Primary and secondary liver cancers are increasing in incidence and are collectively responsible for over 1 million deaths per year worldwide. Among the curative treatments available for liver cancers, surgical resection is considered the standard of care. Unfortunately, less than 20% of patients are eligible for such resection at the time of the diagnosis. Image-guided percutaneous thermal ablation (PTA) has become a widely utilized option for patients not eligible for surgery with local control success rates ranging from 55% to 85% (4-6). In order to achieve optimal results following PTA, rates of residual tumor or recurrence should be minimized (6, 8), which can be achieved by providing adequate minimal ablation margins around the tumor. To meet this goal, it is critical to have high-quality intra-procedurally imaging that offers information in respect precise definition of extent of the target tumor, confirmation of ablation probe placement at the target tumor(s), and accurate ablation margins assessment. Currently, there are no commercially available tools that enable an accurate method for tumor mapping and ablation assessment while taking in consideration biomechanical conformational changes associated with the ablation therapy. Based in our preliminary work, we hypothesize that local tumor control following ablation of liver cancers will be improved with the application of a dedicated anatomical linear elastic biomechanical model for treatment guidance and efficacy assessment by enabling accurate identification and targeting of the tumor and providing intra-procedural assessment of the ablation, respectively. This hypothesis will be tested through three specific aims. Firstly, we will optimize the anatomical modeling liver ablation guidance in the RayStation Platform by validating the accuracy of the linear elastic biomechanical models of the liver for the application of mapping the tumor defined on the pre-interventional images onto the intra-procedural images obtained just prior to ablation; Secondly, we will evaluate the impact of this model on local tumor control following liver ablation by conducting a phase II randomized clinical trial; Finally, we will optimize the biomechanical model to enable modeling of the local changes in the tumor and surrounding normal tissue resulting from the ablation. We believe that the integration of accurate, precise, and efficient biomechanical modeling tools to determine the tumor location at the time of ablation and to monitor the ablation margin will improve local tumor control rates in patients with liver cancers, potentially improving overall survival rates. The ability to perform deformable image registration to map the tumor, identified on pre-intervention imaging, in the presence of artifacts from the ablation probe and with little to no contrast within the liver presents a significant challenge to most intensity-based algorithms. The use of a biomechanical-based model in this application is poised to make a significant impact, potentially enabling local control for the 20% of patients who fail this therapy. The integration of this technology into the RayStation platform ensures that this technology is widely available to patients.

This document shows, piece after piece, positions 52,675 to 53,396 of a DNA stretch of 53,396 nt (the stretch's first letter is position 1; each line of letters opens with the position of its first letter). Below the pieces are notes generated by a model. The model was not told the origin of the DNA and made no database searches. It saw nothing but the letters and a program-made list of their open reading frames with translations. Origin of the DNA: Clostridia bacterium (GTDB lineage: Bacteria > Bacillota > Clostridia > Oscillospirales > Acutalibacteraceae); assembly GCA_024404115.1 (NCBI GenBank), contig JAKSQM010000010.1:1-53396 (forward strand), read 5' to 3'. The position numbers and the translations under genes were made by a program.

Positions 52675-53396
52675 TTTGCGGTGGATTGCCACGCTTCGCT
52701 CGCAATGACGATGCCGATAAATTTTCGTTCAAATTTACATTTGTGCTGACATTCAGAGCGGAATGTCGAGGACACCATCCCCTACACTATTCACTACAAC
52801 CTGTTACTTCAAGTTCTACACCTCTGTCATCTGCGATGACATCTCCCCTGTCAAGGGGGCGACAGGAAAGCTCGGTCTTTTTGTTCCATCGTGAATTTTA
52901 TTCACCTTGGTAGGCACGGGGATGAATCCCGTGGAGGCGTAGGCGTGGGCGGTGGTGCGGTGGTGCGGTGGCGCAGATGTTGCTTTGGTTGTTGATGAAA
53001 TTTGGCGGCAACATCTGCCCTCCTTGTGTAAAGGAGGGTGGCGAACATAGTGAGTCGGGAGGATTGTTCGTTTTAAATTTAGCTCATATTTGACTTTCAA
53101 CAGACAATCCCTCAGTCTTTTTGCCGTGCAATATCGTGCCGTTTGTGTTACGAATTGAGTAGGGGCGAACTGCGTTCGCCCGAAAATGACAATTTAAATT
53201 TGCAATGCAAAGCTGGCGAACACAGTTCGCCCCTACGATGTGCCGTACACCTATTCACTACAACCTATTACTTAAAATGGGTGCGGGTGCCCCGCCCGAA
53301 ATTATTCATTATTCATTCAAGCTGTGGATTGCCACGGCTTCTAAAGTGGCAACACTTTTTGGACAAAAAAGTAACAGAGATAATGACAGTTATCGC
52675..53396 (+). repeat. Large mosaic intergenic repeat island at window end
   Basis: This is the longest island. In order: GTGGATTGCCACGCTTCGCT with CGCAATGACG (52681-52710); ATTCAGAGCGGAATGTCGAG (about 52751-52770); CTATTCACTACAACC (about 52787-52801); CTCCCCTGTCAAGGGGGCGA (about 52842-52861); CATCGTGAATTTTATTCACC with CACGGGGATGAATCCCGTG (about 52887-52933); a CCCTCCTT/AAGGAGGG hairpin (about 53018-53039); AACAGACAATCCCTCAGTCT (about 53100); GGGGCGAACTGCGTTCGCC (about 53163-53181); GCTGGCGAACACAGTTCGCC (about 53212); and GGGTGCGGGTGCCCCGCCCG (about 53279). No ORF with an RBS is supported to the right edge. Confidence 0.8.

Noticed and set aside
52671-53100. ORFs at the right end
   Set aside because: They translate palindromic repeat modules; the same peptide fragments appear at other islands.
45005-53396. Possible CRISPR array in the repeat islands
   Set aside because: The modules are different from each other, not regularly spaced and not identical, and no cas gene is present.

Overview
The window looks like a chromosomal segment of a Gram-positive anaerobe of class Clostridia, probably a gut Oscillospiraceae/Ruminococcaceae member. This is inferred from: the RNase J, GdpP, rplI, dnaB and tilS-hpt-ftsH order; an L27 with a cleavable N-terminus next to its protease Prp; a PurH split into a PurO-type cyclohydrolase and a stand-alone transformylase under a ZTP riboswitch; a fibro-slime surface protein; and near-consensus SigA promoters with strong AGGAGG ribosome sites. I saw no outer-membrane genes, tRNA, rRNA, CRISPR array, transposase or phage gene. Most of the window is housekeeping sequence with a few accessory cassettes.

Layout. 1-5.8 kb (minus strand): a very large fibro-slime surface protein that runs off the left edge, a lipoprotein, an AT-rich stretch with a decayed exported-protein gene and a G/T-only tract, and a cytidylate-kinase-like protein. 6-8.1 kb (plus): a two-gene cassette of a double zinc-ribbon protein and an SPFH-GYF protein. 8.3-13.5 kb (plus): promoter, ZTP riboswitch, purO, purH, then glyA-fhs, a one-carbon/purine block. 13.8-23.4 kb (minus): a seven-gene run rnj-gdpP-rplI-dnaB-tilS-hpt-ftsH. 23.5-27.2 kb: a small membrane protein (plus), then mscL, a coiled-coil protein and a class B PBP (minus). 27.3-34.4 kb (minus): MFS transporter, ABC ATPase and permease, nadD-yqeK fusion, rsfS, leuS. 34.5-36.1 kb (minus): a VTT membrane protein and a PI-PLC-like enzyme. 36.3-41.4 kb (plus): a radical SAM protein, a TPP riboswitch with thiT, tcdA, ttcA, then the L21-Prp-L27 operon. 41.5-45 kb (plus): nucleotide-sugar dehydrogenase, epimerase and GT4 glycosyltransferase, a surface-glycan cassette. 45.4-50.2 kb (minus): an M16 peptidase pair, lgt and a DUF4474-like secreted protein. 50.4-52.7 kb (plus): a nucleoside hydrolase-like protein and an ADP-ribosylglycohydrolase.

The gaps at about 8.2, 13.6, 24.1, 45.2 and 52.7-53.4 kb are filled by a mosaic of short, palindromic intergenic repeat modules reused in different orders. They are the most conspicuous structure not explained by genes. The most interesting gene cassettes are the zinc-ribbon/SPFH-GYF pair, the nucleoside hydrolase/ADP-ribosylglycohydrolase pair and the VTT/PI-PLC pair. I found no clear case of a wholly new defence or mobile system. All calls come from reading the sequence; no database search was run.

Public Health Relevance

Liver tumor involvement by either primary or secondary malignancies, responsible for over 1 million deaths per year worldwide, can be treated with image-guided percutaneous thermal ablation (PTA) with 5-year overall survival rates comparable to surgical series. In order to achieve optimal results following PTA, rates of residual tumor or recurrence should be minimized, which can be achieved with adequate minimal ablation margins of at least 5 mm around. The use of anatomical modeling to map the tumor, defined on pre-treatment images, onto the intra-procedural image and post-ablation image, has the potential to improve the ablation margin and increase local control rates.

National Institute of Health (NIH)
National Cancer Institute (NCI)
Research Project (R01)
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Special Emphasis Panel (ZRG1)
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Tata, Darayash B
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University of Texas MD Anderson Cancer Center
United States
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